Sometimes we would crawl outside and watch the stars in the clear night sky and talk about a program we had heard on the radio called SPACE PATROL. Other times Bill and I would sit quietly in the clubhouse and listen to the sounds of the night: A door slamming somewhere, a car horn, a dog barking in the distance, an owl calling from above North Side, a heavy truck laboring up Town Hill and occasionally that unique sound of silence itself. These things I remember when I think about those summer nights in the clubhouse.

Mrs. Umstead would eventually call from the house and tell Bill it was time to come inside and upon hearing that, I would cut through a neighbor's yard and walk back up the alley to our house.

During the summer that the clubhouse stood, I really don't remember anyone visiting us. Over time we resumed other activities such as playing ball and doing other things just as we had before we built it.

When the summer rain came, the inside of the clubhouse became damp and it acquired a mildew smell about it. Soon it started to sag as the planks loosened and we spent less time in it. Bill's parents started complaining that it interfered with keeping the yard mowed and it was turning into an eyesore.

One late August day just before school started I was visiting Bill and he said that we had to do something about the clubhouse as we hadn't used it for a long time and it was looking bad. I didn't relish the idea of prying the planks loose and having to remove the nails.

When I mentioned this to Bill, he suggested that we just burn it down. I agreed that would be quicker and involve less work for both of us. Bill and I gathered up some old newspapers and dry sticks and placed them inside the opening. When Bill struck a match and lit the pile, we stood back to watch it burn. At first there was fire flashing upward, then there was smoke, then there was nothing. Our first attempt had virtually no affect as the clubhouse looked as it had before we started.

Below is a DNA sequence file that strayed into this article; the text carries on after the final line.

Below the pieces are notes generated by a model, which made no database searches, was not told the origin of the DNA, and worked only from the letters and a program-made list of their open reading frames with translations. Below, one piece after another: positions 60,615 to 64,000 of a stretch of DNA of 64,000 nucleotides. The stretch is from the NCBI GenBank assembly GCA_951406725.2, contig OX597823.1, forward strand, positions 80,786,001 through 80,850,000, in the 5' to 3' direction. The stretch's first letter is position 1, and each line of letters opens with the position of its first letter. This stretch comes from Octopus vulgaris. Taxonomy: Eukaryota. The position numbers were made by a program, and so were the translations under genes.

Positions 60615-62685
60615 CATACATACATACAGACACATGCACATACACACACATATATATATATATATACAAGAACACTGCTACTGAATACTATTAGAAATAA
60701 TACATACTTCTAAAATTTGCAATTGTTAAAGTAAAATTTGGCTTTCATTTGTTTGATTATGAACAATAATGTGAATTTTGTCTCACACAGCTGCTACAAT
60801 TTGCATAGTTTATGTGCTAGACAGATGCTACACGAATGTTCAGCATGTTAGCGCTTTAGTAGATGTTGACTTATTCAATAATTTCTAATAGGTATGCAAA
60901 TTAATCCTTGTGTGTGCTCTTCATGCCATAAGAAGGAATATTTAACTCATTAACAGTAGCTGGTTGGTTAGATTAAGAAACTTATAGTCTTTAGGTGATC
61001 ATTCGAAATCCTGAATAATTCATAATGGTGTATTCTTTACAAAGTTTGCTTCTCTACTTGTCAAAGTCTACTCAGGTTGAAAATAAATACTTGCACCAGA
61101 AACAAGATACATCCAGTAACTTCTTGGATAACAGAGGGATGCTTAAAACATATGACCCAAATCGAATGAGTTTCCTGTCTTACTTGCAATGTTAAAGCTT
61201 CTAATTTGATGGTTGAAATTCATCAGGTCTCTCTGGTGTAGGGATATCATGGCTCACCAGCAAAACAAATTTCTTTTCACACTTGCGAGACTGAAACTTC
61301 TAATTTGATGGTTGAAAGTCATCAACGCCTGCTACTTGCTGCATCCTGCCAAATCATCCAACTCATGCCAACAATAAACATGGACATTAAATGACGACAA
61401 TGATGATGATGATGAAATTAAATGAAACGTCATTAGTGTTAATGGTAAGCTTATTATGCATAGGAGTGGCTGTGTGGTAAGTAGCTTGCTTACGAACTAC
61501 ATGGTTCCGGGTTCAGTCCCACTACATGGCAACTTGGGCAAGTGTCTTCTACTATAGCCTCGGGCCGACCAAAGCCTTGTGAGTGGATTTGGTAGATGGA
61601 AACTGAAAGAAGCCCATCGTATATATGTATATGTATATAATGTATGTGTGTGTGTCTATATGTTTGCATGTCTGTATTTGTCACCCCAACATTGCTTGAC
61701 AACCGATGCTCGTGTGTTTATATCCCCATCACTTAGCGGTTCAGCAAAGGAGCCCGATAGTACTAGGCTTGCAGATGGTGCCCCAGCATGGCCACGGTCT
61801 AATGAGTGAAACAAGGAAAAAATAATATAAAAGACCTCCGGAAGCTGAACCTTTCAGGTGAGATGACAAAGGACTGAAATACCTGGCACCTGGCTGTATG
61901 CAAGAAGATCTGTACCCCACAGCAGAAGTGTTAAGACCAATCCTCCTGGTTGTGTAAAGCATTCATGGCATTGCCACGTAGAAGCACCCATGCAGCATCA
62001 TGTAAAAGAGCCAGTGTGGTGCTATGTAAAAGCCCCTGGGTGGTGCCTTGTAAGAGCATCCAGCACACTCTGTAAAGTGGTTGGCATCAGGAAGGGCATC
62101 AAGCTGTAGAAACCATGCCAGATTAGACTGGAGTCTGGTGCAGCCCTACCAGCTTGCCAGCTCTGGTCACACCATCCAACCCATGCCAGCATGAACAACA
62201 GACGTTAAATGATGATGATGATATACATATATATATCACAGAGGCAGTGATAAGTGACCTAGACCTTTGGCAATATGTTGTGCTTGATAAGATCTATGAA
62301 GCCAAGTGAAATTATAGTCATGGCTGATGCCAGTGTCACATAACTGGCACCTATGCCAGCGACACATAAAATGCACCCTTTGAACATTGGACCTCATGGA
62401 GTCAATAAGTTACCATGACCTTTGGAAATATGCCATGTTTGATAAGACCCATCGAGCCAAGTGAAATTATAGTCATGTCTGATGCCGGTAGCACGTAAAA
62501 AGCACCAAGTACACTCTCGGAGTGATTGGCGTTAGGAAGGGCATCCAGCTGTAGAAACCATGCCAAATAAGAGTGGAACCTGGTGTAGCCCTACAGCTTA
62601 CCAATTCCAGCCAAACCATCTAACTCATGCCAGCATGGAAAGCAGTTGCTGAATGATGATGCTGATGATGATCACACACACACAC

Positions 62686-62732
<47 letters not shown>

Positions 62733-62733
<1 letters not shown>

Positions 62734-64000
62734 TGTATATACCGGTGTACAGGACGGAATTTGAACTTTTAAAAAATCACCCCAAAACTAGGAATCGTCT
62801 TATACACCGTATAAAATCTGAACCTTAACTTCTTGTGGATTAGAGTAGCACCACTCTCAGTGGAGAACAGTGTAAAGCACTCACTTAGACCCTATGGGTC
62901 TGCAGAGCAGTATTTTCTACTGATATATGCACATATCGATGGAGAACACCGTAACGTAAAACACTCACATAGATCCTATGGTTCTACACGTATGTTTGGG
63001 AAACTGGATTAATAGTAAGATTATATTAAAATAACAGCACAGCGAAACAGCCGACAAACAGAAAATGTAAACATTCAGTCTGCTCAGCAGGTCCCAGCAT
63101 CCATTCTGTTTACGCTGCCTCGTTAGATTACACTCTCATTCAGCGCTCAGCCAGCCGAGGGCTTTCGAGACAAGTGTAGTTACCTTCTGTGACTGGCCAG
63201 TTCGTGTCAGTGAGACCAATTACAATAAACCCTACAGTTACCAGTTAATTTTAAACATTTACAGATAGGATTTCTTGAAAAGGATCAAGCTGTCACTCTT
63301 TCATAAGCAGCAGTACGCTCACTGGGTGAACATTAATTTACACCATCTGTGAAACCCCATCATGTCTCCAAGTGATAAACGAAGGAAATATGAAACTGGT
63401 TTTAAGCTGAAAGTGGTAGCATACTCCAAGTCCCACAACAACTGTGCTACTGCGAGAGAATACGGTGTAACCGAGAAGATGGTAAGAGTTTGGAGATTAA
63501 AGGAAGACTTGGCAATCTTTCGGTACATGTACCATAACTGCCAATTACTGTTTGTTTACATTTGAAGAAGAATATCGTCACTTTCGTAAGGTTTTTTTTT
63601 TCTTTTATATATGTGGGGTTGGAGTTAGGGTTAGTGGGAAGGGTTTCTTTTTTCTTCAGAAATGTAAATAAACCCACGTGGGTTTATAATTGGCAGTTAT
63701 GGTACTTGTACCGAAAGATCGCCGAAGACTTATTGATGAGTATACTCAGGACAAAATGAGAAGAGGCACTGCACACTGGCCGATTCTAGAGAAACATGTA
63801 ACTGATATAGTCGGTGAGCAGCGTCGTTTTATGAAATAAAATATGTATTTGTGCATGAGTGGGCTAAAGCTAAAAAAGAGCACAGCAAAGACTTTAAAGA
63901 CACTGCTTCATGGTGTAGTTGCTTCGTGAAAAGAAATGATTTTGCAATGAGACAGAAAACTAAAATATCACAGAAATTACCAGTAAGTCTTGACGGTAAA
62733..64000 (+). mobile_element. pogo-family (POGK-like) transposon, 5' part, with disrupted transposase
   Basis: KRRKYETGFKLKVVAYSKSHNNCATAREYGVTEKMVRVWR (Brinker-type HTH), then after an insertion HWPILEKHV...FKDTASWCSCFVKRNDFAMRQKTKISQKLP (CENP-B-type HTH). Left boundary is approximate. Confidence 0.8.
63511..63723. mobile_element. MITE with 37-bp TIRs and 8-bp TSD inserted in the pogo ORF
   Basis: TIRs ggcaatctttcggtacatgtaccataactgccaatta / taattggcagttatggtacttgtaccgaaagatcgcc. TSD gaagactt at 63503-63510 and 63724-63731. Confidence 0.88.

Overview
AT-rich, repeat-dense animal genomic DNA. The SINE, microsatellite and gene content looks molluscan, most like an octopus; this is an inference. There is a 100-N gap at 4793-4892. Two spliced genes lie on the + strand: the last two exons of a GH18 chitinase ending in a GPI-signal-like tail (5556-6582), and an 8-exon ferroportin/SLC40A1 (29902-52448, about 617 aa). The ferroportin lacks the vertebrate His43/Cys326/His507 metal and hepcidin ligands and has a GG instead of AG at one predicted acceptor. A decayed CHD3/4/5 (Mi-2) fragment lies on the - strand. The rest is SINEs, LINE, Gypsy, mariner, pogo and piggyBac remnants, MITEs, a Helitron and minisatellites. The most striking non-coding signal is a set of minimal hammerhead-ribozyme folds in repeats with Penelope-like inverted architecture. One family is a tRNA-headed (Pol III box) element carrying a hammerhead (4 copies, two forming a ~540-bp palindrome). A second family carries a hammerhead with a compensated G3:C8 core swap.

We stood there looking at it and Bill said that we needed fuel to complete the job. He thought for a moment and then said that he would get his Dad's rubbing alcohol from the bedroom and poor some of that on the structure.

After Bill had doused the clubhouse with the alcohol, we paused for a moment to look at it one more time. It had stood most of the summer and we had spent many happy hours in it. I had the fleeting thought that we should not do this, we should save it.

I think Bill had the same thought. It may have been a rite of passage moment for us but we didn't realize it at the time. When Bill started the fire on this second attempt, we watched as the flames quickly snaked along the sides and roof and soon it was fully engulfed. For me in that moment, after all the work that we had done to build it, it felt like part of our childhood was burning away.

James Hardman must have smelled smoke because he ran over to the fence and pointed out that our building was on fire. Bill told him we had been instructed to burn it down. In a matter of minutes it was gone. After it had burned and the ground had cooled, we raked the area and picked up all the nails that we could find. It was now just a black charred spot on the ground. I think Mrs. Umstead may have planted flowers there the following spring. The Mulberry tree survived although some limbs nearest the fire were blackened.

When I think back on that summer when Bill and I were 10 years old, I mostly remember us doing stuff outside like building our clubhouse or exploring the river bank gathering up junk for "Izzy." We also rode bicycles on River Street and Mill Street and played ball and we were content.

We didn't have computers, play stations and X-Box games that would have kept us indoors. I have absolutely no regrets concerning the things we did together because it seems now to have been a magical time for us.

So now you know the story of the clubhouse under the Mulberry tree that stood during the summer of 1952 in the Umstead backyard on River Street in Grantsville, West Virginia.